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  • Nepal, Bhutan to closely monitor air pollutants


[KATHMANDU] The Himalayan countries of Nepal and Bhutan will, in 2013, have two permanent air monitoring observatories set up by the International Centre for Integrated Mountain Development (ICIMOD) as part of a programme to reduce black carbon and other short-lived climate-forcing pollutants (SLCPs). 

There has been increasing international attention on SLCPs – small particles and gases like black carbon, methane, and ozone – because of their warming effect on climate. Acting in decades – rather than the centuries taken by greenhouse gases like carbon di-oxide – SLCPs negatively impact human health and agricultural output. 

The Climate and Clean Air Coalition, launched by the United Nations Environment Programme in 2011 to reduce SLCPs, has now grown to 33 member-countries.


  • Nepal and Bhutan will begin monitoring short-lived climate-forcing pollutants (SLCPs) in 2013.
  • Two new observatories will help quantify emissions and track their sources.
  • The aim is to mitigate health, climate and economic impacts of SLCPs

"Some of the most important gaps (in atmospheric monitoring) are in the middle hill areas of the central and eastern Himalayas, in Nepal, Sikkim and Bhutan," explained Arnico Panday, lead atmospheric scientist at ICIMOD.

Panday said there is "very little ongoing monitoring" between the Indian Institute of Technology Kanpur's station, at 120 metres above sea level, and an observatory at the base of Mount Everest at 5,079 metres.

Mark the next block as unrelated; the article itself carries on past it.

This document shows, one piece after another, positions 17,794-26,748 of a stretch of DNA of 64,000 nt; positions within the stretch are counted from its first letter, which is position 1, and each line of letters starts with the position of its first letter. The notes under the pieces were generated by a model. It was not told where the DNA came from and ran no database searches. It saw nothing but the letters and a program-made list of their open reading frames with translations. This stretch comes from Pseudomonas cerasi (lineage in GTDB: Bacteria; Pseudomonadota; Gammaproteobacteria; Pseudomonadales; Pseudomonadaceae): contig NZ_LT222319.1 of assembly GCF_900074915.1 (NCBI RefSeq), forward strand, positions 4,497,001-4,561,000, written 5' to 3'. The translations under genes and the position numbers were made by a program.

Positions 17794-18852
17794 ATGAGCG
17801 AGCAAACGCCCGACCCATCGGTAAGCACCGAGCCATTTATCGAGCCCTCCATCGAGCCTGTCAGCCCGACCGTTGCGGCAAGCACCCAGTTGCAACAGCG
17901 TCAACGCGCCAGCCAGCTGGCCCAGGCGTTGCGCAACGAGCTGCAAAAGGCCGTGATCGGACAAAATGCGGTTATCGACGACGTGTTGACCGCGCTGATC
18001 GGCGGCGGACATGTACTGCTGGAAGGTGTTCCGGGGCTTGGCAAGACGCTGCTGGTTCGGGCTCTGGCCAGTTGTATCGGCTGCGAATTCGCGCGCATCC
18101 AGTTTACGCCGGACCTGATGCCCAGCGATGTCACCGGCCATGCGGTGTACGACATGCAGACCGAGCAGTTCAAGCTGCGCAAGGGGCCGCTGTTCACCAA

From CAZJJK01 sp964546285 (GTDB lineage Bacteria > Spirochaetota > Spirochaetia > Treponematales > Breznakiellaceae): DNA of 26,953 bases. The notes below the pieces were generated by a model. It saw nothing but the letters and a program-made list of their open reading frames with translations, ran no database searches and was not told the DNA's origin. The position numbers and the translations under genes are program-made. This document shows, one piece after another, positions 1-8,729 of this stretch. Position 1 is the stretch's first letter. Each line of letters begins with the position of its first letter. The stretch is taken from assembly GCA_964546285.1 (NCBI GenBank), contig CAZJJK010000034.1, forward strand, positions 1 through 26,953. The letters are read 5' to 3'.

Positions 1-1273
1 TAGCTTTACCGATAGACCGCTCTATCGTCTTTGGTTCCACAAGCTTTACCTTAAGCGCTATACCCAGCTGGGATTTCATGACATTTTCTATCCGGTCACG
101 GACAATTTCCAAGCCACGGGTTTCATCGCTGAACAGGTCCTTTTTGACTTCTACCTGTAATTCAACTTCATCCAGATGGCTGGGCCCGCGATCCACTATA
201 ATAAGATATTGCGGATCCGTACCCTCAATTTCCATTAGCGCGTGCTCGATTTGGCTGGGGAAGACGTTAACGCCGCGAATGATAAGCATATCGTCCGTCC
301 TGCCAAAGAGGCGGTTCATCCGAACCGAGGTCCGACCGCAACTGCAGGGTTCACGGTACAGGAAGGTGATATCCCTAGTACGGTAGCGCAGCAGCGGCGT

Data gathered from the two new observatories will help quantify emissions and track their geographic source. They are designed to function as  education centres capable of enhancing technical expertise in the region.

ICIMOD has also partnered the Institute for Advanced Sustainability Studies (IASS) in Potsdam, and over a dozen research institutes and universities in the Sustainable Atmosphere for the Kathmandu Valley (SusKat) initiative.

SusKat's monitoring stations will include one supersite with over 30 advanced instruments and four satellites at major passes leading into the Kathmandu valley. They will measure over 150 parameters on aerosols, gases and meteorology.

This is an "unprecedented campaign" for a city with no currently functioning air quality monitoring station, Maheswar Rupakheti, group leader for SusKat at IASS Potsdam, told SciDev.Net.

Linking science with policy, SusKat will ultimately help identify measures best suited to the local political, socio-economic and physical context with the objective of mitigating health, climate and economic impacts of SLCPs.

It will, for example, help determine if "removing all the motorbikes in the valley will cut down pollution by 5 per cent or 85 per cent," Panday said. "Or it will be possible to say how much of Kathmandu's air pollution comes from outside the valley."

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